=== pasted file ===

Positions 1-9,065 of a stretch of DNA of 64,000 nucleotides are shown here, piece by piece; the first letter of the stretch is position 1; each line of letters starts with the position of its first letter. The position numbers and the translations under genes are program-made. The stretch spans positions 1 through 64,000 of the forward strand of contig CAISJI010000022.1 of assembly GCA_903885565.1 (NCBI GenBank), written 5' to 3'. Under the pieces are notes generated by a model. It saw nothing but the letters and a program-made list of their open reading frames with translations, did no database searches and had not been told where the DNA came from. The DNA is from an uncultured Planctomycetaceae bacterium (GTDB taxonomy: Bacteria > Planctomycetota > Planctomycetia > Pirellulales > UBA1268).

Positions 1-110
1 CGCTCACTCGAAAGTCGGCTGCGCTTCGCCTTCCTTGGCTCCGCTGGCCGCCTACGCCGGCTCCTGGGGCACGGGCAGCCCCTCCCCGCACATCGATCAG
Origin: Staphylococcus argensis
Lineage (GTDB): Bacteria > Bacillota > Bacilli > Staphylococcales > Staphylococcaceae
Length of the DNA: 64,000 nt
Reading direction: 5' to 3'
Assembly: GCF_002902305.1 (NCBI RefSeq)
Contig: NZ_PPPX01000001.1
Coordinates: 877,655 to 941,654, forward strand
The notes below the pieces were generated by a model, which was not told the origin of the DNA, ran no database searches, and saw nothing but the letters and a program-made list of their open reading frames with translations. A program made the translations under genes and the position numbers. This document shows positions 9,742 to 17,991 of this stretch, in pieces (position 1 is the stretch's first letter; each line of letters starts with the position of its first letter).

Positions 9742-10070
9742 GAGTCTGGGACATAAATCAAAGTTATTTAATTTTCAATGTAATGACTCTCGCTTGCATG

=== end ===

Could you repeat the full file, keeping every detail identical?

Positions 1-9,065 of a stretch of DNA of 64,000 nucleotides are shown here, piece by piece; the first letter of the stretch is position 1; each line of letters starts with the position of its first letter. The position numbers and the translations under genes are program-made. The stretch spans positions 1 through 64,000 of the forward strand of contig CAISJI010000022.1 of assembly GCA_903885565.1 (NCBI GenBank), written 5' to 3'. Under the pieces are notes generated by a model. It saw nothing but the letters and a program-made list of their open reading frames with translations, did no database searches and had not been told where the DNA came from. The DNA is from an uncultured Planctomycetaceae bacterium (GTDB taxonomy: Bacteria > Planctomycetota > Planctomycetia > Pirellulales > UBA1268).

Positions 1-110
1 CGCTCACTCGAAAGTCGGCTGCGCTTCGCCTTCCTTGGCTCCGCTGGCCGCCTACGCCGGCTCCTGGGGCACGGGCAGCCCCTCCCCGCACATCGATCAG
Origin: Staphylococcus argensis
Lineage (GTDB): Bacteria > Bacillota > Bacilli > Staphylococcales > Staphylococcaceae
Length of the DNA: 64,000 nt
Reading direction: 5' to 3'
Assembly: GCF_002902305.1 (NCBI RefSeq)
Contig: NZ_PPPX01000001.1
Coordinates: 877,655 to 941,654, forward strand
The notes below the pieces were generated by a model, which was not told the origin of the DNA, ran no database searches, and saw nothing but the letters and a program-made list of their open reading frames with translations. A program made the translations under genes and the position numbers. This document shows positions 9,742 to 17,991 of this stretch, in pieces (position 1 is the stretch's first letter; each line of letters starts with the position of its first letter).

Positions 9742-10070
9742 GAGTCTGGGACATAAATCAAAGTTATTTAATTTTCAATGTAATGACTCTCGCTTGCATG